George W. Bush continues to be fodder for ridicule and scathing critiques all over the world. Whether he can distance himself from his brother or not, Jeb Bush is obviously cut from the same cloth.
It is clear that today's persistent terrorist organizations are manipulating marketing ideas like consistency, uniqueness and credibility far more effectively than we are undermining them. Often, we inadvertently help them, without realizing how they are succeeding.
If indeed accurate information is all they needed to have made the right decision on Iraq, it follows that they would have wanted accurate information if they could obtain it.
Think how 50,000 hungry Syrians in the besieged town of Al Waer must be feeling right now. They have just received their first food packages in months! They have been blocked from aid because of the ongoing civil war. Now who is WFP's largest donor in Syria to provide this life-saving food aid? It's the U.S. Food for Peace program.
Courting Arab leaders precisely as they undermine U.S. objectives gets it almost exactly backward. America's failures, under both Barack Obama and George W. Bush, stem from its unwillingness to break with allies taking actions that will result in disaster.
If you watched, you're surely pondering the meaning of Draper/Whitman's latest and greatest incarnation as New Age pitchman of killer soft drinks. But I've also given a lot of thought to something else: What was Mad Men trying to tell us about America?
You'd think that more than 40 years of fixation on the Middle East, often to the exclusion of more important areas of the world, would at least enable sophisticated media coverage of Middle Eastern politics as it impacts American politics. But no.
I do branding for a living and so I appreciate the confidence Estaifan has in who he is and what he stands for. He uses his life experience to connect with others and make even a short cab ride a memorable experience.
Jeb Bush, in case you haven't heard, spent the entire week coming up with a believable answer to one question After watching Bush twist in the wind this week, we can't help but wonder if the 2016 Republican nomination race is going to closely resemble the 2008 Democratic nomination fight.
War is not just another policy option. It means death and destruction. It wrecks societies. It creates harms which cannot be undone. It is the most serious action that government can take. It should be a last resort, reserved for the most important interests and most moral causes. None of these is at stake in the case of Iran. Americans demanding that Washington attack Iran demonstrate that Lord Acton's axiom, "Power tends to corrupt and absolute power corrupts absolutely," applies even to the United States. The mere fact that America is able to war against every nation on the planet does not justify it doing so. Washington should officially take the military option off of the table when dealing with Iran.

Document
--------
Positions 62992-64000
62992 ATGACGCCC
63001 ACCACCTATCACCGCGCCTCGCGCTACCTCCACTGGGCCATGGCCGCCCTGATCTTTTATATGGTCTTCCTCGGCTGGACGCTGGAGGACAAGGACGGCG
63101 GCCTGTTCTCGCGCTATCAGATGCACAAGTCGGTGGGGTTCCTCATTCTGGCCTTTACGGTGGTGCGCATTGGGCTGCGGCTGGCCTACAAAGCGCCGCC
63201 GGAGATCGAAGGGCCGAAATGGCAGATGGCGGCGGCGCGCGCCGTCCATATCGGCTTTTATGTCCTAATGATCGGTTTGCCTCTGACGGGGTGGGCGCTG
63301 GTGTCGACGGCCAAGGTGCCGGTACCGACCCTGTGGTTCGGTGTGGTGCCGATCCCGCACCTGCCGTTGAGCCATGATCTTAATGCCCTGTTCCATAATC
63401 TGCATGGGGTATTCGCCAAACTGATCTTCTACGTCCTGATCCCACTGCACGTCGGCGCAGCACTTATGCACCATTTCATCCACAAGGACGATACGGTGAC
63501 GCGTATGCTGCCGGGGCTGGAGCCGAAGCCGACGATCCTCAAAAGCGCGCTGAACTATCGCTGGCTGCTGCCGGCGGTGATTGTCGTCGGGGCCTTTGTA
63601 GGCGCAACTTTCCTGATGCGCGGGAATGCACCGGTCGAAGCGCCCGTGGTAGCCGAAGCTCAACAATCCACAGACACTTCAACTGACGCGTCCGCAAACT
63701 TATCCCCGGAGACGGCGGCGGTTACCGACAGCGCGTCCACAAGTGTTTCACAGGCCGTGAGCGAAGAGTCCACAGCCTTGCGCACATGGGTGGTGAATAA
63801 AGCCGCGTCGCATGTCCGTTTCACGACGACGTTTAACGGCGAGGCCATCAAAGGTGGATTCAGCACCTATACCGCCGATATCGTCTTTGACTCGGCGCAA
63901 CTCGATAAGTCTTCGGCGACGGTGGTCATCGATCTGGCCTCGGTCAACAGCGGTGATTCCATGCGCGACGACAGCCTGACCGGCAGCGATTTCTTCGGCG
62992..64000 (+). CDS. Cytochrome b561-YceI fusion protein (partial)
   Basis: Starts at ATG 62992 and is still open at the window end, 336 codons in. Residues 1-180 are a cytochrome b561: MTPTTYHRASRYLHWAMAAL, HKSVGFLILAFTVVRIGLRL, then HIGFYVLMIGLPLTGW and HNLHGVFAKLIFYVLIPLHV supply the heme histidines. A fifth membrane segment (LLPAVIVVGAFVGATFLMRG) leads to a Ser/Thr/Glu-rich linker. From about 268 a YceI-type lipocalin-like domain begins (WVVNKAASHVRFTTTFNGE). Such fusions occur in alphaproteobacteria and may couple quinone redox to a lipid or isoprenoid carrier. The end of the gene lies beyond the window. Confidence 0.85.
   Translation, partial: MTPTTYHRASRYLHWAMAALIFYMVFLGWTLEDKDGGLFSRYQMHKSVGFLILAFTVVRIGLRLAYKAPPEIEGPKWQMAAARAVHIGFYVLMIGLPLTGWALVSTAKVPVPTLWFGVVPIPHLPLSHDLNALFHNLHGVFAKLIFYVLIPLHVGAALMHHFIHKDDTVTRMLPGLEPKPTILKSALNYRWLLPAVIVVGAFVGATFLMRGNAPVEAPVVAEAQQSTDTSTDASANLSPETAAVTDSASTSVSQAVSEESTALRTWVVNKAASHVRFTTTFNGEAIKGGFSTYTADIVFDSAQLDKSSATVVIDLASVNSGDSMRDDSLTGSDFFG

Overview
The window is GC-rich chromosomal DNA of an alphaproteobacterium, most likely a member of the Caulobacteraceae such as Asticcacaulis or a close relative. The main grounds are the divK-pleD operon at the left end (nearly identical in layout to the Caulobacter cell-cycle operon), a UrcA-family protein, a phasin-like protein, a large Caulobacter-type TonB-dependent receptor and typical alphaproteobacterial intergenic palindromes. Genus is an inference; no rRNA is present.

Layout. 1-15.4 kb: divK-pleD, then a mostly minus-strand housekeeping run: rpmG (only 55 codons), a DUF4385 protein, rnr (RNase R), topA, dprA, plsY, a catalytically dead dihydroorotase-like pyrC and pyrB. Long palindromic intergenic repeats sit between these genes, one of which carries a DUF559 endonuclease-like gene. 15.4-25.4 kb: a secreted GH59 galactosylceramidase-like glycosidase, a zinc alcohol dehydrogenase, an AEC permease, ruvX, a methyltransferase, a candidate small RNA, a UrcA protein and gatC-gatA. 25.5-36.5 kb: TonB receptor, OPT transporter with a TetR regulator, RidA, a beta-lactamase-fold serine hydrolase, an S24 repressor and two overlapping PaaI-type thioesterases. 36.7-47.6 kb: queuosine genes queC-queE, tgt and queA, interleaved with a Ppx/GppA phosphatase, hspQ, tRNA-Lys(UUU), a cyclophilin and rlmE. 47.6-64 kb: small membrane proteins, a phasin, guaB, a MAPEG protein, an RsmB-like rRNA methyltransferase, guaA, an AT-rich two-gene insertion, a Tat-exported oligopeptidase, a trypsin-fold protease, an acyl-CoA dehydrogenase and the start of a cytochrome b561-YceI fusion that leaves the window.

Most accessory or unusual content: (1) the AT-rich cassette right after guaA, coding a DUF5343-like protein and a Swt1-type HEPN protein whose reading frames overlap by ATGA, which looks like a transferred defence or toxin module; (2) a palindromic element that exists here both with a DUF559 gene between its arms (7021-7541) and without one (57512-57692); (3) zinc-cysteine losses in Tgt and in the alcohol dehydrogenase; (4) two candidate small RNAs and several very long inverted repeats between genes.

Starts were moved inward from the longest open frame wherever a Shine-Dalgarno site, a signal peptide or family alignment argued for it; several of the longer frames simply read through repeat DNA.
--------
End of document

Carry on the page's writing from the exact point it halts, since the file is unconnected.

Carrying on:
Facebook has become the world's publishing Leviathan with 1.4 billion users - a cyberpopulation the size of China. Never before have so many of like mind and sympathetic bent been able to connect with each other. Yet, by slotting what is shared through algorithm and personalization into silos of the similar, few boundaries beyond the familiar are being crossed. As identities fortify into tribes through this increasingly dominant medium, one wonders if the information age is becoming the age of non-communication. On this point, "technosociologist" Zeynep Tufekci contests a study recently released by Facebook that claims it is not creating echo chambers. Timothy Karr also worries that Mark Zuckerberg's plan to provide cyber access to the world's poor through Internet.org will "represent the entirety of the Internet for a significant proportion of the world's population."
It's high time we got practical and selfish about volunteering the way we have about every other aspect of our selfie-obsessed existence.
It's almost a year since a US-led coalition launched air strikes and increased support of Iraqi and Kurdish military forces in a bid to degrade and destroy the self-styled Islamic State; yet the jihadist group that has conquered a swath of Syria and Iraq has demonstrated resilience despite suffering significant losses.
Are American voters now being given the option of choosing a virtual third term for George W. Bush? Astonishingly enough, that seems to be the direction his brother's campaign has chosen to head towards.
NOW chapters around the country and leagues of women voters are lit up over the possibility of a woman president. And many of them are hankering for Hillary.
When Huda answered ISIL's knock on the door, she found men outside her home. Toting guns, they asked her why her son was in school instead of fighting alongside them. Women also came to Huda's home in Mosul, Iraq on behalf of ISIL.